“People starve in the midst of plenty, as literally as if dungeon bars separating them from a granary. When distress has been at its height, and our poor have been dying of starvation in our streets, our corn has been going to a foreign market. It is, to our own poor, a forbidden fruit.” Dr. Dominic J. Corrigan, On Famine and Fever as Causes and Effect in Ireland, Dublin, 1846.
After an Eviction. Illustrated London News 12.15.1848
A Famine Village Illustrated London News 12.22.1849
Go here for further images of famine villages.
“Immense herds of cattle, sheep and hogs . . . Floating off on every tide, out of every one of our thirteen seaports, bound for England; and the landlords were receiving their rents and going to England to spend them; and many hundreds of poor people had laid down and died on the roadside for want of food.” John Mitchell, Jail Journal, or Five Years in British Prisons, New York 1854.
Preparing to emigrate. Illustrated London News 5.10.1851
Replica built in 2002, sailed from Tralee, Co. Kerry. Now a permanent museum on the Dublin Quays.
A contemporary mural in Belfast An Gorta Mor, “the Great Hunger”
Further resources for the Irish Famine.
For a fine overview, see E.R.R. Green’s essay in Moody and Martin’s The Course of Irish History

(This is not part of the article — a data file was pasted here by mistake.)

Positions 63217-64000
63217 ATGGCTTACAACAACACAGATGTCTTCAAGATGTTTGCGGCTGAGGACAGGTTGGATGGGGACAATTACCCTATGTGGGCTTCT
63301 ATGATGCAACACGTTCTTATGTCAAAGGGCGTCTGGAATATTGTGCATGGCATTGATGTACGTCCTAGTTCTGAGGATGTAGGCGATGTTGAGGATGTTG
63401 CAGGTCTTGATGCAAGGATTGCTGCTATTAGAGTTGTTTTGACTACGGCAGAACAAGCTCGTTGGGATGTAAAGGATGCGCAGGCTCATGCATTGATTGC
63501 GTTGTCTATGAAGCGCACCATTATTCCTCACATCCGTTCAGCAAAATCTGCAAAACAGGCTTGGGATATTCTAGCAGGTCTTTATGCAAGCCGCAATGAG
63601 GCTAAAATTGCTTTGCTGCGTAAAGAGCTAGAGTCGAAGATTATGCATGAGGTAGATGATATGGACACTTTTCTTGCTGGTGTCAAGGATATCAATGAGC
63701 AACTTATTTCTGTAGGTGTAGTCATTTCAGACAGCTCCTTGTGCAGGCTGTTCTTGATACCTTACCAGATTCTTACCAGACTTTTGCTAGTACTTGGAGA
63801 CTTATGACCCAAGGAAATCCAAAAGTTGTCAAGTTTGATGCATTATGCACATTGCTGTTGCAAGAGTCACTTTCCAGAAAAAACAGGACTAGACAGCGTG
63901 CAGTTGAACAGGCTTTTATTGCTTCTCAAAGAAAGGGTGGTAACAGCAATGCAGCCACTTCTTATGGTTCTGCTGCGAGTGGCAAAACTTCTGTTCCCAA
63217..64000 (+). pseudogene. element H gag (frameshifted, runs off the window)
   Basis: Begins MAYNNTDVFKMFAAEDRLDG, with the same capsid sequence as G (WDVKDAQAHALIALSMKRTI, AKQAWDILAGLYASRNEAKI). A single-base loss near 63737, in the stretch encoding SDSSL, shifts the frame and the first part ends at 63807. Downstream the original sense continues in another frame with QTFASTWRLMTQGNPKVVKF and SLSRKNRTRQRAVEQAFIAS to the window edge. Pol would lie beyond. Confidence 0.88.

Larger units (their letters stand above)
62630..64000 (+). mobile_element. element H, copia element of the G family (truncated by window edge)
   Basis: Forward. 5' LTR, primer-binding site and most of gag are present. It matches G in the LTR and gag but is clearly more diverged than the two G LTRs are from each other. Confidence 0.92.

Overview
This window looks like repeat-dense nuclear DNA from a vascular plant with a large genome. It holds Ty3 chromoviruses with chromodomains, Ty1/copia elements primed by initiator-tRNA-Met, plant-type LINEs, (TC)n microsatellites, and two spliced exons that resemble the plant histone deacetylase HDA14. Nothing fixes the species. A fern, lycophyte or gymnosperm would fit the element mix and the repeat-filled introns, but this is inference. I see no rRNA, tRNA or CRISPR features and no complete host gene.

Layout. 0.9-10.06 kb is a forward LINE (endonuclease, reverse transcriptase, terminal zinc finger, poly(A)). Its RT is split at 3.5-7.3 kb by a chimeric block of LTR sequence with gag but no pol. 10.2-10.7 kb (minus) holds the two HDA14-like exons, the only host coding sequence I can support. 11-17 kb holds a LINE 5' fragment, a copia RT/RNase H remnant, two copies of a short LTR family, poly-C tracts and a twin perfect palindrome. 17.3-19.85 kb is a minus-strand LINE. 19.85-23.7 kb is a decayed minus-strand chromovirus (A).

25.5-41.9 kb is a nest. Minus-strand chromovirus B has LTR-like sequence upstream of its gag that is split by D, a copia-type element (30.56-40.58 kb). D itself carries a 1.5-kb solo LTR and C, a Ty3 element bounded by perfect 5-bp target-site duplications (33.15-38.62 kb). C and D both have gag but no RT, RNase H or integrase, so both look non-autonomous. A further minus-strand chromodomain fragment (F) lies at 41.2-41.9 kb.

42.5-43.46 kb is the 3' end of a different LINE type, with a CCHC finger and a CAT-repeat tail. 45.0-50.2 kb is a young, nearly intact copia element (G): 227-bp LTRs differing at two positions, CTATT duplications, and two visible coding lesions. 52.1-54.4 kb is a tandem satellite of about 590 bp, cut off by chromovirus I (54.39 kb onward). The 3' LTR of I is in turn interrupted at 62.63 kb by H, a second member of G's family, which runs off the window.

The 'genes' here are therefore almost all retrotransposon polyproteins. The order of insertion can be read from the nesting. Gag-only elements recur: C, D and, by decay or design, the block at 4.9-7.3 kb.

Cathal Poirteir’s collection of essays, The Great Irish Famine, is a superb detailed study of the issues.
Noel Kissane published a documentary volume, The Irish Famine, in 1995 that has excellent contemporary accounts and images
Cecil Woodham-Smith’s 1962 study The Great Hunger: Ireland 1845-1849, though dated, remains a strong and interesting narrative.
There are two particularly strong web sites devoted to the famine: “Views of the Famine” (http://adminstaff.vassar.edu/sttaylor/FAMINE/) and “The Great Irish Famine” (http://www.nde.state.ne.us/ss/irish/irish_pf.html)
[all images used in this PP presentation are, to the best of my knowledge, in the public domain. This PP presentation is for educational purposes only]